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June 30, 1989
"A Market for Pollution - Incentives could Encourage Business to Beat Standards"
San Jose Mercury News
By Timothy Taylor
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POLLUTION standards for industry have one of the same problems as ethics standards for politicians: They impose penalties for playing too dirty, but provide no incentive to be as clean as possible. Such standards only require that businesses tiptoe down the correct side of the legal line.

If society wants profit-making businesses to focus on reducing pollution as far as possible, it has to provide incentives. Since the federal government is not about to start laying out billions of dollars in anti-pollution subsidies, the incentives can only come through private markets. This logic is popularizing an unlikely-sounding idea -- the creation of markets to buy and sell pollution rights.

George Bush's recent proposals for cleaner air, for example, rely heavily on setting up markets to trade pollution rights.

Here's one example: Bush's plan would require the nation's 107 dirtiest coal-fired plants to reduce their emissions of sulfur dioxide by about half in the next decade. Plants that reduce pollution by more than that, or faster than Bush's schedule, could sell the "pollution rights" to other companies that were behind in cutting pollution.

A second example: A top EPA official announced last week that instead of enforcing a stricter emissions control standard on every individual car, Bush would propose that a company be allowed to sell cars that would violate clean-air standards if, at the same time, they sell super-clean cars that exceed the standards by some specified amount. Companies that sold a lot of super-clean cars could sell the pollution rights to other companies that were selling dirtier cars.

Although the Environmental Defense Fund was closely involved with drawing up Bush's proposals, other environmentalists have been lining up to take potshots at these sorts of proposals. Their criticisms are misguided, but rhetorically powerful.

One objection is that it doesn't make sense for a car company to get credits for selling super-clean cars in Boise, Idaho, and use those credits to sell dirtier cars in San Jose. But this criticism only applies to foolish ways of setting up pollution markets, not the idea of a market.

Of course, trading of pollution rights must happen within defined geographic areas. For auto emissions, the appropriate limit might be a single metropolitan area. For coal-fired utilities, it might cover several states.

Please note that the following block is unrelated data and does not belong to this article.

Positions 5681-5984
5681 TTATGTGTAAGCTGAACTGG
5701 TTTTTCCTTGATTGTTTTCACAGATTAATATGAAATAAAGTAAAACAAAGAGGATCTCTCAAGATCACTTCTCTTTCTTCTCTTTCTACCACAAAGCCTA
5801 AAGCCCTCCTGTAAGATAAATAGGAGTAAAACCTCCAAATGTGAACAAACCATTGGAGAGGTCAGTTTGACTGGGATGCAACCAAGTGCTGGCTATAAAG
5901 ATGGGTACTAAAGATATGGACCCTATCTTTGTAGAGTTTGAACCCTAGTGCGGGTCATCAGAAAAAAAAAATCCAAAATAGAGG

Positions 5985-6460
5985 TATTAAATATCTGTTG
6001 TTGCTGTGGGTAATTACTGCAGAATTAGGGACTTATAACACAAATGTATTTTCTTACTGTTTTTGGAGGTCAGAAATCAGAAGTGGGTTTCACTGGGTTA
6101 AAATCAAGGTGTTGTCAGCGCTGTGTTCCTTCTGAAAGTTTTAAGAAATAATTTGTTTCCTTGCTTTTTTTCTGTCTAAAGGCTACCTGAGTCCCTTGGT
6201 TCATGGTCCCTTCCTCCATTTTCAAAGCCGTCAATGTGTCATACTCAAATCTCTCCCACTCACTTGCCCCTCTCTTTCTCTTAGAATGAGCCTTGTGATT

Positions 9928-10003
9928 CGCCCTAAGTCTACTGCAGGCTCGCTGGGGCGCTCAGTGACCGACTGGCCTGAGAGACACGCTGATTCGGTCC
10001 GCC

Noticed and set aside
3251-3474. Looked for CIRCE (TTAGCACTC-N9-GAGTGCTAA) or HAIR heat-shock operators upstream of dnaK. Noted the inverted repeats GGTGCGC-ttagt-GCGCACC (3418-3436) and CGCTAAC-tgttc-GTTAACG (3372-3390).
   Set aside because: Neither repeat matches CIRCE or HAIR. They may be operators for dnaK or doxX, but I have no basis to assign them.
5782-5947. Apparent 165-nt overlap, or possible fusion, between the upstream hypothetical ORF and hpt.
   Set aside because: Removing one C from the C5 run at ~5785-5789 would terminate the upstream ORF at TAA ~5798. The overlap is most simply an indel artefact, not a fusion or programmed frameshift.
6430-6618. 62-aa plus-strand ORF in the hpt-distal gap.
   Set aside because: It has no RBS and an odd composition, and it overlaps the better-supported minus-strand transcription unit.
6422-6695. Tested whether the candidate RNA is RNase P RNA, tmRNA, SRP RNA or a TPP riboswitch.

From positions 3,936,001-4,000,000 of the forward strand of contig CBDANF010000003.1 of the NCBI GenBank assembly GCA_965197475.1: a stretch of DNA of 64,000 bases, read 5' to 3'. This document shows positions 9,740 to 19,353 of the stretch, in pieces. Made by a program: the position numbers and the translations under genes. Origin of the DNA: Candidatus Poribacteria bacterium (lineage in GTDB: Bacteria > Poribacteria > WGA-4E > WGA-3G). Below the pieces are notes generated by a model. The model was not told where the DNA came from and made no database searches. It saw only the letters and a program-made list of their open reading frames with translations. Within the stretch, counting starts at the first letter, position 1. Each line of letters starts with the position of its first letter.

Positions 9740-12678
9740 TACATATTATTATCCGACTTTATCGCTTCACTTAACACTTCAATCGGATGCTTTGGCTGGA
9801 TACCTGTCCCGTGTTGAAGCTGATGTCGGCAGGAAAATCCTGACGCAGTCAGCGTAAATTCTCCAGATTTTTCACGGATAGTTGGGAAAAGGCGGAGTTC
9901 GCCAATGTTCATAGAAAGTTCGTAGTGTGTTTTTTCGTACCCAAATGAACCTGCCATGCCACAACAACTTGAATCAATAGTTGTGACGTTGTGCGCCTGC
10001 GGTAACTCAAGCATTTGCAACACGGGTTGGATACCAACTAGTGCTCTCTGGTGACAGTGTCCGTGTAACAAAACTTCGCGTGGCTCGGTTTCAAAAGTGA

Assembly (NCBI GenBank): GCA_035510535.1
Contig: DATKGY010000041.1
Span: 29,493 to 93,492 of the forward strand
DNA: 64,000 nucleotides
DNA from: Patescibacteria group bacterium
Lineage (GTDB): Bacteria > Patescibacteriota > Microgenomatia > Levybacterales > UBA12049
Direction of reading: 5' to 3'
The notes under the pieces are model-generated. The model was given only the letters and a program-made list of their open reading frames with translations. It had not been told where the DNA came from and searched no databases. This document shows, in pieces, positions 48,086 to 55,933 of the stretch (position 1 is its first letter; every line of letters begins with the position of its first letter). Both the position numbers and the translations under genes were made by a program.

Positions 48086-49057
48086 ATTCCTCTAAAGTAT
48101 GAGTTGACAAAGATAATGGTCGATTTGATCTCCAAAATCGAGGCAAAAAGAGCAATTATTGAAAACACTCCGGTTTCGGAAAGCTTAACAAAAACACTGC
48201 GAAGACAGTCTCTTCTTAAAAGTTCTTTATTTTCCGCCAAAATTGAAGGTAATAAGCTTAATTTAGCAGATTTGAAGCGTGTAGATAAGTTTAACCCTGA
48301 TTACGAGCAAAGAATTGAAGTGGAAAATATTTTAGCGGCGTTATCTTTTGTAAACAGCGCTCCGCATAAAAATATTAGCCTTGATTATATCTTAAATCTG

Perhaps more to the point, some environmentalists are concerned that markets in pollution rights will avoid reductions in pollution. Others are morally offended by the whole notion of a company being able to sell a permit to pollute. When Bush's proposal for auto emissions trading became public, for example, the Mercury News quoted one critic saying that it was a "sellout" and "a loophole big enough to drive a truck through."

There is a philosophical conflict here. Traditional environmental law has tried to define and enforce pollution standards that get tougher over time. This "command and control" system (as economists call it) has a strong gut-level appeal to many environmentalists, especially to those who are reflexively hostile to private industry.

But a market-oriented environmental law can mandate exactly the same overall reductions in pollution as a command-and- control law. The only difference is that it also encourages businesses to beat the standards. Given that the overall level of pollution is the same either way, do you want auto companies to have an incentive to invest a lot of money into trying to produce super-clean cars? Given that utility emissions will be reduced either way, do you want to reward companies that clean up faster than others?

In fact, Bush's proposals might even allow environmentalist groups to buy pollution rights and then refuse to sell those rights to any company, thus allowing private groups to reduce pollution directly!

Market-oriented environmental ideas do appear to be spreading. Deposits to encourage people to collect and return bottles (although they're set too low in California) are one example. If California farms were charged more for water, they would have an incentive to cut the amount of water they draw out of California rivers and reduce the amount of polluted runoff water. When federal law dramatically cut the amount of lead in gasoline from 1982 to 1987, it was under a program that allowed gasoline refineries to trade pollution credits.

There are even some indications that the Bush administration may try to set up a system of tradable pollution permits to help phase out chlorofluorocarbons, one of the nasty gases in the greenhouse effect.

The high levels of pollution and environmental destruction in countries all around the globe prove that pollution is not just a disease of capitalism. Instead, pollution is a byproduct of how people try to make a living. It happens when people benefit from activities which cause pollution, but do not have to pay the environmental cost.

A market for pollution will help to reduce the opposition between making a profit and creating pollution. Market-oriented environmentalism puts the profit motive to work for a cleaner environment.

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